In honour of International Women's Day, we spoke with four individual women in various roles within the design and built environment industry for their take on the importance of supporting and celebrating women, and how we can embrace equity, particularly within the workplace.
Read on for our interview with LiteraTrotta Architecture founder Bronwyn Litera.
Celebrated annually on March 8, International Women’s Day brings attention to issues such as gender equality, particularly within the workplace. This year's theme is #EmbraceEquity with an emphasis on the difference between equity and equality. This International Women's Day aims to drive a worldwide understanding as to why equal opportunities are not enough.
Architecture has traditionally been a male-dominated industry; however, this balance is continuing to shift with more and more pathways for women and other minorities being made available and promoted to facilitate an easier entry into the industry. Paving the way is one of our clients, Bronwyn Litera, a successful architect and founding member of LiteraTrotta Architecture.
We interviewed Bronwyn for her thoughts on embracing equity within the workplace and how we can further support the women of today and future generations in the architecture industry.
Can you tell us a little about yourself?
I’m Bron (Bronwyn Litera). I’m one of the founders of LiteraTrotta Architecture, and I think women in architecture are invariably strong, determined and driven – as that’s what it takes to get where we are.
Why do you think it is important to celebrate International Women’s Day?
It’s wonderful to see more recognition across many minorities these days. I think particularly in the architecture industry, which has been traditionally male-dominated, it’s important for young women to have women to look up to. It’s also important for senior women to be celebrated for carving paths for those coming up through the ranks, shifting the previous norms and ways of thinking, to give the next generation more opportunities and more equality.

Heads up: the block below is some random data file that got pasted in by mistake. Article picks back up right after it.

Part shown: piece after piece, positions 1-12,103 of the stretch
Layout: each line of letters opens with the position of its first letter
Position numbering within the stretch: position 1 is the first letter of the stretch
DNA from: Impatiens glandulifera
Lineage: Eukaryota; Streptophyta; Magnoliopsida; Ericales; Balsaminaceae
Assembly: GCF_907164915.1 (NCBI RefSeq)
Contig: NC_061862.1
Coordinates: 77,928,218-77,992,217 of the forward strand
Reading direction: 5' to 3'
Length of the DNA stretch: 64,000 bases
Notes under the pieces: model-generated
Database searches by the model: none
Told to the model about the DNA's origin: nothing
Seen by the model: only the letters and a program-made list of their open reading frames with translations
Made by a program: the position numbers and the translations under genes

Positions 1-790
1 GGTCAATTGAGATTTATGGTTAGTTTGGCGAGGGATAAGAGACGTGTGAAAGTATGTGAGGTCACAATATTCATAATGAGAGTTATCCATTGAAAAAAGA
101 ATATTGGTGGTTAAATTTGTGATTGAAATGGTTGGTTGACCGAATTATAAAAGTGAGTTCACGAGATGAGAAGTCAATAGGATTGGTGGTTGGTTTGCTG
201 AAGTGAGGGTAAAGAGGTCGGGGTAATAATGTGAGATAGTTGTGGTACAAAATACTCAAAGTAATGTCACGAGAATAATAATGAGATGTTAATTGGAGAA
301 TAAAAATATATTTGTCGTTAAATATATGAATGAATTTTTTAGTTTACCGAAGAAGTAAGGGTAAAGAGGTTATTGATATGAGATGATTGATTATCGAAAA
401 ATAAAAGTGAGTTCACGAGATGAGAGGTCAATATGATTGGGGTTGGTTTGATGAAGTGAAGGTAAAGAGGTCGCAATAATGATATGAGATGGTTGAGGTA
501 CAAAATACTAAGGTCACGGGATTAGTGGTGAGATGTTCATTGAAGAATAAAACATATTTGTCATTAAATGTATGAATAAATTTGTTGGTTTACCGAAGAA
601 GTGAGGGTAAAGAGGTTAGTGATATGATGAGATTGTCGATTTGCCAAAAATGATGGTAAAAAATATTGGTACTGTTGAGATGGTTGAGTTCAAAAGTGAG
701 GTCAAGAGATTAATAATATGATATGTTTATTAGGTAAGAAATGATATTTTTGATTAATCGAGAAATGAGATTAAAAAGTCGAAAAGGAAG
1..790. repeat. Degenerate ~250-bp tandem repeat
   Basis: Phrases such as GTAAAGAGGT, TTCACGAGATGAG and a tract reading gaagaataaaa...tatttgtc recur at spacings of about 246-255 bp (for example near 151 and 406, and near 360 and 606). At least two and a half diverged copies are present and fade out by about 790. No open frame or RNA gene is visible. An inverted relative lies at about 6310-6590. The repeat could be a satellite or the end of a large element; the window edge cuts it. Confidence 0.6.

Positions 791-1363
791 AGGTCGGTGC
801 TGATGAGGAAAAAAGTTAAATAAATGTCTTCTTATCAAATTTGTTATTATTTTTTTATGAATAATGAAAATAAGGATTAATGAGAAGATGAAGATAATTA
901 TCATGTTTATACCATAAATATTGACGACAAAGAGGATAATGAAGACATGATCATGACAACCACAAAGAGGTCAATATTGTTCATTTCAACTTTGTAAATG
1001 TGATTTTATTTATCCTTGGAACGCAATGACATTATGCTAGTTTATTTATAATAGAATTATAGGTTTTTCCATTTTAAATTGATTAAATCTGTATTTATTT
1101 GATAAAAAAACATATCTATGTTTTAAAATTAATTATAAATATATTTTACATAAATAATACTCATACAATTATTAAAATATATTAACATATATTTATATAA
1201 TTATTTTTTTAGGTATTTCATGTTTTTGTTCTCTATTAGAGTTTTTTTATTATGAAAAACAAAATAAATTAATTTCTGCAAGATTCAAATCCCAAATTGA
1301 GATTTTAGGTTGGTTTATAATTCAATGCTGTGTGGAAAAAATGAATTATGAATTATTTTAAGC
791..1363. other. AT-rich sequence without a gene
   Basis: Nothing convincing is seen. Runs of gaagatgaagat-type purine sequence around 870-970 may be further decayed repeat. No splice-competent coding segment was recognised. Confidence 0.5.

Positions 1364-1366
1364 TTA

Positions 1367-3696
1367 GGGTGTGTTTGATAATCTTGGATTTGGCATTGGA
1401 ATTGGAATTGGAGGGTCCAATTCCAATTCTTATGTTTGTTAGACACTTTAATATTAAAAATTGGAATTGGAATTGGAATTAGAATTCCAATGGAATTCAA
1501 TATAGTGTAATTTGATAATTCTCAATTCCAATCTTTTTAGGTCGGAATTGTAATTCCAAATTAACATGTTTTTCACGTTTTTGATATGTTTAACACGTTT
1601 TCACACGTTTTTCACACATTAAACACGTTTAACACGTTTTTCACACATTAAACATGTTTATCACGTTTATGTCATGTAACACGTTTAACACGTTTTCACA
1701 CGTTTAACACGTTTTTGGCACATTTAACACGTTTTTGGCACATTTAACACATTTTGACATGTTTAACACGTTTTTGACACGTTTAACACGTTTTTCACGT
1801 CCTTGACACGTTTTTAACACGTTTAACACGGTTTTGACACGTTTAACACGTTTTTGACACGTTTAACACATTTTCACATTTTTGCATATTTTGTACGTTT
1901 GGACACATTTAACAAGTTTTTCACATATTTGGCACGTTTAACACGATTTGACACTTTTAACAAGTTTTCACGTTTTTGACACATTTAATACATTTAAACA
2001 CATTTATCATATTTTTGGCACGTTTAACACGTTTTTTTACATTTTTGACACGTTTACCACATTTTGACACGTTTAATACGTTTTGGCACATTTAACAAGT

This year's International Women's day theme is #EmbraceEquity – what does that mean to you?
I think as mentioned above, having more opportunities to recognise women who are carving these paths and forging a more equal industry with more equal mindsets. To me the theme is about creating awareness, and ideally as a result opening minds to considering how the industry can be more equal.
Have you faced any barriers in your career due to being a woman? If so, how did you overcome them?
I think many young women would agree that their first few jobs were a little daunting – particularly in larger practices where the men-to-women ratio was particularly skewed. I’ve definitely felt that pressure, and perhaps felt the need to work harder in order to prove my value. I have been lucky enough, however, to work with very progressive companies who value equality and have actively sought improvement when required.
What steps are you taking within LiteraTrotta to help improve equity for women?
We are, I’m proud to say, a predominantly female-based company! Though we are quite small, we are committed to giving our team every possible experience and opportunity, no matter their sex.
How can we encourage more women to pursue entrepreneurship or senior leadership roles in their career?
I think having more pathways to leadership would help, not just the single ladder to climb. Women should not have to choose between a career and a family; current corporate structures mean taking time off can be a step backwards in your career. I believe it would encourage a lot of women to strive for senior roles if they knew they were attainable and sustainable without other compromises.
How can our male colleagues help support women in the industry?
Generally, by being open minded, offering the same opportunities and experiences to all parties, and open to being made aware of equality concerns should they come up. It should simply be something everyone can feel comfortable discussing.
Is there a woman, or women, that inspire you in your career?
Too many to name! And each for their own very different approaches and processes. I think it’s so valuable to surround yourself with people you admire and aspire to, in all their many ways.
What is the most important piece of advice you have been given?
To be myself. To be true to myself and speak openly, I've found people respect that.
What is the most important message you want to send out to young women thinking about their careers?
Go for it! If it’s something you really want, grab on and don’t let go.
If you could have dinner with three inspirational women, dead or alive, who would they be and why?
Obviously, all for very different reasons.
I think Michelle Obama is a modern-day hero, one of those path carvers making change and bringing awareness.
I have deep respect for Margaret Thatcher who was iconic for her strong opinions and rigorous leadership.
And Jane Austin for her stories challenging women's independence in the 18th century.